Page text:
All eyes during the 2018 gubernatorial election in Pennsylvania could be on two men from York County.
Republican state Sen. Scott Wagner, a York County businessman who was elected to state office as a write-in candidate, could end up facing incumbent Democratic Gov. Tom Wolf in the general election in November.
Wagner, of course, first has to overcome several GOP challengers, including House Speaker Mike Turzai, businessman Paul Mango and attorney Laura Ellsworth.
Regardless of who is facing Wolf, election years in which the balance of political power could shift dramatically have a way of overshadowing regular government business.
Local political observers expect 2018 to be no different in Harrisburg, where all state representatives and half of the state senators are on the ballot. Federal midterm elections also are set for 2018 in which Republicans and Democrats will fight for control of the U.S. Congress.
Franklin & Marshall College pollster and political analyst G. Terry Madonna expects a “slim” calendar for legislative session days in Harrisburg because of the election.
The annual state budget will be top of mind, as usual, but don’t expect much else to get done, he said. “I don’t see a big reform or revolutionary year for legislative successes.”
The big victory in 2017, according to business leaders, was a state pension reform plan that had been debated for years. While that plan focuses primarily on future state and public school hires and not the current unfunded liability, it is still reform, said Gene Barr, president and CEO of the Pennsylvania Chamber of Business and Industry. “For us, that’s the standout.”
The pension plan should help spread out future financial risk for the state, which is important, he said.
If recent budget history is any indication, the Republican-controlled General Assembly will not be eager to raise broad-based taxes next year, Madonna said. But even niche tax hikes may be a tough pill for many lawmakers to swallow to generate revenue, unless it’s more money coming from sin taxes like alcohol and cigarette sales, or expanded gambling.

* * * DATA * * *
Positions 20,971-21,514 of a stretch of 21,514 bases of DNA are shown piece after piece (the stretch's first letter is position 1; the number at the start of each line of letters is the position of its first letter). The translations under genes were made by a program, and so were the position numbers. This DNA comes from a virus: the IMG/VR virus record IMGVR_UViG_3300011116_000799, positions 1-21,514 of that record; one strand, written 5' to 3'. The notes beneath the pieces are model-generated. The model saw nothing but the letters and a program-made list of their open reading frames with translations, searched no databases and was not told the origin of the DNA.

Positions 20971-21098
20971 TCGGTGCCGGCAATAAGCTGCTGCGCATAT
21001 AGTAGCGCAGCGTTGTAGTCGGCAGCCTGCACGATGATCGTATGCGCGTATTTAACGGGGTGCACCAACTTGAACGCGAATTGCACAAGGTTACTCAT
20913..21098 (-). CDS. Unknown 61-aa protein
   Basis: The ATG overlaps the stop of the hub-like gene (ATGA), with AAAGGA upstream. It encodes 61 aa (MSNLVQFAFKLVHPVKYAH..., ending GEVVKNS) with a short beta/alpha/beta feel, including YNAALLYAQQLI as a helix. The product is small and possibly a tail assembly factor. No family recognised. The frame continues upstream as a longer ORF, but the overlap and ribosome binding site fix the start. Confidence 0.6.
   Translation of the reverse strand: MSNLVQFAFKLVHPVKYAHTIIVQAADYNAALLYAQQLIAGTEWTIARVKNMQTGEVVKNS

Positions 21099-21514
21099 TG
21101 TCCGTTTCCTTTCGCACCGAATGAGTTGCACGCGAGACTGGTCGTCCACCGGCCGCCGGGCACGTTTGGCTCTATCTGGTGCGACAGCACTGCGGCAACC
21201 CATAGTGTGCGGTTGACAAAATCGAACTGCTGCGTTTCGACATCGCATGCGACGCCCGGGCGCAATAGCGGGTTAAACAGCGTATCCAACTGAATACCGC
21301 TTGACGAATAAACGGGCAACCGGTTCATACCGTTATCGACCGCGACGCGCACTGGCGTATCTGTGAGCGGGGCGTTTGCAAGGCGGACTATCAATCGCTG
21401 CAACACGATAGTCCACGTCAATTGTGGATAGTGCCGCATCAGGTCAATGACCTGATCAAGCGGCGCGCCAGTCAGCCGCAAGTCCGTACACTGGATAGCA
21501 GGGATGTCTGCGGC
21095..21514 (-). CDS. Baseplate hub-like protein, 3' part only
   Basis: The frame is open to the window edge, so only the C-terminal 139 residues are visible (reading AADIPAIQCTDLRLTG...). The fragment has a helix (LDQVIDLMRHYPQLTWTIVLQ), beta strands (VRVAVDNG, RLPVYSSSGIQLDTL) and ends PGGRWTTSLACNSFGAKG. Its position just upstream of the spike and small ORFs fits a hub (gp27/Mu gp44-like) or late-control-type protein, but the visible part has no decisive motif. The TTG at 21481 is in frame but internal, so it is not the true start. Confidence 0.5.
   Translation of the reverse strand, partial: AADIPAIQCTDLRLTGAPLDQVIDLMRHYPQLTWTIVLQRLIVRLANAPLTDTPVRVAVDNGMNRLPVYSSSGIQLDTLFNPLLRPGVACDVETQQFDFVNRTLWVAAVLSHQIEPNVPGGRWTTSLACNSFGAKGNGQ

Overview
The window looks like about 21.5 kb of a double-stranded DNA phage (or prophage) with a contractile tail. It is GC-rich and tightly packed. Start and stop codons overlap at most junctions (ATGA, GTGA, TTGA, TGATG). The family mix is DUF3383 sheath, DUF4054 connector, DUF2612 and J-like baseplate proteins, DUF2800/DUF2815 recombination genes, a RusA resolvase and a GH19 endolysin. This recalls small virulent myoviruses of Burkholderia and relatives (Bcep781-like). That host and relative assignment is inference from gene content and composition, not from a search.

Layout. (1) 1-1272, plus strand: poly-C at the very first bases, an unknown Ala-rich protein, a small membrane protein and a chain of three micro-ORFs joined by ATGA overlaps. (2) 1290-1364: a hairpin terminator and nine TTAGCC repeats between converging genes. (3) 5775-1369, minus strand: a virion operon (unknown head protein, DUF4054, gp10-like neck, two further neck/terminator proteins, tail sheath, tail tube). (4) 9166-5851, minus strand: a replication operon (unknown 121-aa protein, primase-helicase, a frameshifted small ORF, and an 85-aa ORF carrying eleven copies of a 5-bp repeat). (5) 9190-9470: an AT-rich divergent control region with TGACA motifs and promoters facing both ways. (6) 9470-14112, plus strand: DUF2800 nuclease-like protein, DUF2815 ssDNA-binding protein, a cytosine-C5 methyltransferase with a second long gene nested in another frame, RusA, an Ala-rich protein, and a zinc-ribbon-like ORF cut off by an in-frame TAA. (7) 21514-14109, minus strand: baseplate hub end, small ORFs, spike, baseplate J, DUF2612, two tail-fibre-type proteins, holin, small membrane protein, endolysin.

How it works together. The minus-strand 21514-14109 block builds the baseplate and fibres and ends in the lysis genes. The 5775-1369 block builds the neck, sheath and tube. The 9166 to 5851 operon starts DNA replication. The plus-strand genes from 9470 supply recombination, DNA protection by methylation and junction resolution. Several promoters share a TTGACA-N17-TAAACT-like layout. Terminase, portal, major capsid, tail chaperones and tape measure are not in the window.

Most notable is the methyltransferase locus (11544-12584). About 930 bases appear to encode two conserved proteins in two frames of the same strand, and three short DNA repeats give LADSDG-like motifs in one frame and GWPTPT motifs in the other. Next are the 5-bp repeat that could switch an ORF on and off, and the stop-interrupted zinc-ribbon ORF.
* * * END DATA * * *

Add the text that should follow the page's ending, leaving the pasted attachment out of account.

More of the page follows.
Final resolution on the most recent state budget was not reached until late October, nearly four months after the last budget expired.
Officials turned to expanded casino-style gambling to generate revenue after other tax plans failed to garner enough support. Barr pointed to those failed tax hikes, including a proposed sales tax on warehouse services, as wins for business.
That said, Madonna expects a modest budget proposal from Wolf this winter. However, that budget will likely propose yet again a severance tax proposal on natural-gas drilling, he added. “I would be stunned if he doesn’t do a shale tax. He doesn’t lose anything by doing it.”
More government reforms could also be in the mix as the Wolf administration has been active in agency consolidation efforts to curb government spending.
Mike Manzo, senior vice president for governmental relations at Triad Strategies, a Harrisburg-based public affairs firm, said he expects continued talk of property tax elimination or reduction bills in 2018.
Will Pennsylvania take a broader look at state taxes, including potential changes in corporate net income tax or personal income tax rates?
Some lawmakers would like to have that discussion, as would businesses eager to see the state’s CNI rate cut from 9.99 percent. But because of the election, the natural inclination for lawmakers in 2018 will be to spend as little time at the state Capitol as possible, Manzo said.
Next year will be more about highlighting accomplishments of the past two years, including liquor reforms that loosened longstanding restrictions on alcohol sales and implementing a medical marijuana program.
But depending on the state’s revenue picture next year, Manzo said he expects Wolf might again push to cash in on future profits from the Pennsylvania Liquor Control Board.
If the U.S. Supreme Court overturns the federal law that bans sports betting in most states, which is possible next year, Pennsylvania could find itself with another source of revenue each year.
With the Three Mile Island Nuclear Station in Dauphin County facing closure in 2019, it’s also possible that 2018 legislative talks will include regulatory policies that are more favorable to the nuclear industry.